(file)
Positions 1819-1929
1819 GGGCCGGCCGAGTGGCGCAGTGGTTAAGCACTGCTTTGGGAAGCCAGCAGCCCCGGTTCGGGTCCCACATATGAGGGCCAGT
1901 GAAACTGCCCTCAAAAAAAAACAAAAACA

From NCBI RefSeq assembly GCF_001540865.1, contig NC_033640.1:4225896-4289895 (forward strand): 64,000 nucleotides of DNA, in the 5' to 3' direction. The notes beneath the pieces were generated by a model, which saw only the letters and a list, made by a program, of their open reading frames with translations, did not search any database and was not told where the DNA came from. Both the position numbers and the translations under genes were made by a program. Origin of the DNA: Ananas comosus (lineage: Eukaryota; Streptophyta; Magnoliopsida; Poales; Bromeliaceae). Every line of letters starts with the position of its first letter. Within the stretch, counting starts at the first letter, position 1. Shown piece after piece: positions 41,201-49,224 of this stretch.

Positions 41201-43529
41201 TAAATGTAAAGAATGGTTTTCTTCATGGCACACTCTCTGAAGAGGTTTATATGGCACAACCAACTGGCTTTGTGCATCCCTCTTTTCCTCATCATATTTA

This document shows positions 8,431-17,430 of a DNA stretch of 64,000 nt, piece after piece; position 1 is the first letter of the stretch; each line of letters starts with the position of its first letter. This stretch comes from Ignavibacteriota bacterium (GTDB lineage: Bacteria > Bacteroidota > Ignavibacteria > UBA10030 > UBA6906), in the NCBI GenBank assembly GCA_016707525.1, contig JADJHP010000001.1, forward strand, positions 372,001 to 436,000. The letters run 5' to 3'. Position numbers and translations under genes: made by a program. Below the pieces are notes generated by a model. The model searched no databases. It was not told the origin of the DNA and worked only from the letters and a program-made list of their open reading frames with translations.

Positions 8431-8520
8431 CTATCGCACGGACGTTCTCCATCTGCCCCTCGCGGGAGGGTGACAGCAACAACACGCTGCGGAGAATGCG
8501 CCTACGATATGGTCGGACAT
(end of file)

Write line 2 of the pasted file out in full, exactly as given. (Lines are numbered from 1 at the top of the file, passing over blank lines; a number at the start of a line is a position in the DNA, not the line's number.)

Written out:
1819 GGGCCGGCCGAGTGGCGCAGTGGTTAAGCACTGCTTTGGGAAGCCAGCAGCCCCGGTTCGGGTCCCACATATGAGGGCCAGT